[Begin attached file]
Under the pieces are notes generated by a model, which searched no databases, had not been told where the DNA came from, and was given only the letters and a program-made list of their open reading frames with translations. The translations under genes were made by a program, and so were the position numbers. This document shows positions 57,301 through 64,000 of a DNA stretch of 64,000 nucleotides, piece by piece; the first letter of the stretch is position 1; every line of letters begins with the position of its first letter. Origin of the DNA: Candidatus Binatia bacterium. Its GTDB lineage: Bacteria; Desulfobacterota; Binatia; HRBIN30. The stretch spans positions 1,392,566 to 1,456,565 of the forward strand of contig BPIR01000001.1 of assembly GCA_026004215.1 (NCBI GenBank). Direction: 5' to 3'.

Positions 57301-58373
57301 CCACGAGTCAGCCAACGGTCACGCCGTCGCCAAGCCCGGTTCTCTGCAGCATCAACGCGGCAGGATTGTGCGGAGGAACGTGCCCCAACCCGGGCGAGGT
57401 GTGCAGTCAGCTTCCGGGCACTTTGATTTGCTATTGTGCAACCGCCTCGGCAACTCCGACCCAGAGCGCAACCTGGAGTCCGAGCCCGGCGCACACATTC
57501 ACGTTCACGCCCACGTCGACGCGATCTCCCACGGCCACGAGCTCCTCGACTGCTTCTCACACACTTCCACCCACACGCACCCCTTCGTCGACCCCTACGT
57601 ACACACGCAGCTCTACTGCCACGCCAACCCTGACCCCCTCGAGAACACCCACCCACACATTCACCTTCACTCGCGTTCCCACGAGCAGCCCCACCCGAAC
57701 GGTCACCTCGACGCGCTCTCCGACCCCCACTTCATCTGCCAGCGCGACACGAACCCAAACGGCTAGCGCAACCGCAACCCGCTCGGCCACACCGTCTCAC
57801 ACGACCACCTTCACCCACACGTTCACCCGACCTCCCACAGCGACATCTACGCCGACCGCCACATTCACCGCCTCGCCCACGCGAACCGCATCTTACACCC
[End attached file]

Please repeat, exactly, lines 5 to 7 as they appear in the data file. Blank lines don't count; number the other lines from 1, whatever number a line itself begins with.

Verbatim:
57501 ACGTTCACGCCCACGTCGACGCGATCTCCCACGGCCACGAGCTCCTCGACTGCTTCTCACACACTTCCACCCACACGCACCCCTTCGTCGACCCCTACGT
57601 ACACACGCAGCTCTACTGCCACGCCAACCCTGACCCCCTCGAGAACACCCACCCACACATTCACCTTCACTCGCGTTCCCACGAGCAGCCCCACCCGAAC
57701 GGTCACCTCGACGCGCTCTCCGACCCCCACTTCATCTGCCAGCGCGACACGAACCCAAACGGCTAGCGCAACCGCAACCCGCTCGGCCACACCGTCTCAC